Join the binding at the chalk mark to opposite top edge of front/back bodice and pin rest of binding, stretching slightly as you pin around opposite armhole edge. Repeat on other side of armhole edge. Starting at the underarm point, sew binding to armhole edge, taking 1/4″ seam allowance. Make sure to back stitch at top edges of bodices.

With right side of armhole edge facing you, push seam allowance towards wrong side of binding.

Meet raw binding edge to raw seam allowance edge.

Turn binding towards right side of yoke bodice, and pin in place at edge, just covering stitching line. Note: At shoulder strap point, meet raw edges towards the middle then fold in half, the straps should finish the same width as exposed binding edge on bodice.

Starting at underarm point, sew binding in place along bottom edge of binding around armhole edge…

…continuing to sew shoulder strap binding together, to finish sewing binding in place around opposite armhole edge.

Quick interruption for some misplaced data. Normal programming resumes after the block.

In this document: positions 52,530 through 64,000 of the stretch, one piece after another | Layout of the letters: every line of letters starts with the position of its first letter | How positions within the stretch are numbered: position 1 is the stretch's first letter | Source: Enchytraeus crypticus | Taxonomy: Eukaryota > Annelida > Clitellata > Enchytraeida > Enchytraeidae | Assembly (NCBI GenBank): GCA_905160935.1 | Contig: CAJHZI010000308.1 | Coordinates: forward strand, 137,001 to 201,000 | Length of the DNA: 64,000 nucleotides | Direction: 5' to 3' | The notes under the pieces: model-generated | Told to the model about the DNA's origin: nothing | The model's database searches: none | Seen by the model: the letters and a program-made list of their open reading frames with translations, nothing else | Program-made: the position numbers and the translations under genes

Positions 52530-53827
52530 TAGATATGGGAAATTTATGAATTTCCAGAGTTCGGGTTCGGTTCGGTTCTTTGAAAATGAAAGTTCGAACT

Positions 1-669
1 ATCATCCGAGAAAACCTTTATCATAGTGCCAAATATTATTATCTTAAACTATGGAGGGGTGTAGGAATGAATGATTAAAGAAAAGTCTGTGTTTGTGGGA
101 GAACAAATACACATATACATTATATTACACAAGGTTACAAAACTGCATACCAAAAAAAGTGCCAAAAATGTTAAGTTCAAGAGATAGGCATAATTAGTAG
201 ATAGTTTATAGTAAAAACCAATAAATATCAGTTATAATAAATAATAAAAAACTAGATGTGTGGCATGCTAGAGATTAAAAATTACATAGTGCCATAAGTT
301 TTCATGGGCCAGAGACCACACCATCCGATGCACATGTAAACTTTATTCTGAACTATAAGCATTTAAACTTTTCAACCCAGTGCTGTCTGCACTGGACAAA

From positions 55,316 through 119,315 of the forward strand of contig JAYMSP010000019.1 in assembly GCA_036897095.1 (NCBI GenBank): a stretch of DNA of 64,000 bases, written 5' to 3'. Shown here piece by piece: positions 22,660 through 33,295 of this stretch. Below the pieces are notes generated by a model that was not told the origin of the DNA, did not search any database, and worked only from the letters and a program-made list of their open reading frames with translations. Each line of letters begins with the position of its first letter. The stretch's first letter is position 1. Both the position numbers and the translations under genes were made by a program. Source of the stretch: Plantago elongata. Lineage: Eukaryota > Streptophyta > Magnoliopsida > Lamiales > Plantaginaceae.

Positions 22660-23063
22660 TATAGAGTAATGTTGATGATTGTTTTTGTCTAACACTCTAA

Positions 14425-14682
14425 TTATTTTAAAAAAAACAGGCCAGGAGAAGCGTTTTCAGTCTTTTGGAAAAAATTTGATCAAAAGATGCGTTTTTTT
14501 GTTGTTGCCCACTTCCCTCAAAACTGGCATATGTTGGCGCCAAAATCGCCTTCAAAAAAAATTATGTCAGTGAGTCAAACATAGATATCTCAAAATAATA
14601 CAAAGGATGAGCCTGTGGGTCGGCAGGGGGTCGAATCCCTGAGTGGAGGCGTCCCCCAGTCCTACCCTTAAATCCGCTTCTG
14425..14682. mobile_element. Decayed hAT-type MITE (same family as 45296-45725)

Pin side seams together with right sides facing, matching up binding edge, bodice seam, pocket notches and hemline together. Sew 1/2″ seam allowance. Overlock seam allowances together and press towards the back. Lastly catch seam allowance in place at armhole point, by stay stitching (and back stitching a few stitches) along binding edge.

Enjoy wearing your new version of our Annie Dress. And speaking from experience, it’s completely perfect for balmy summer days and nights!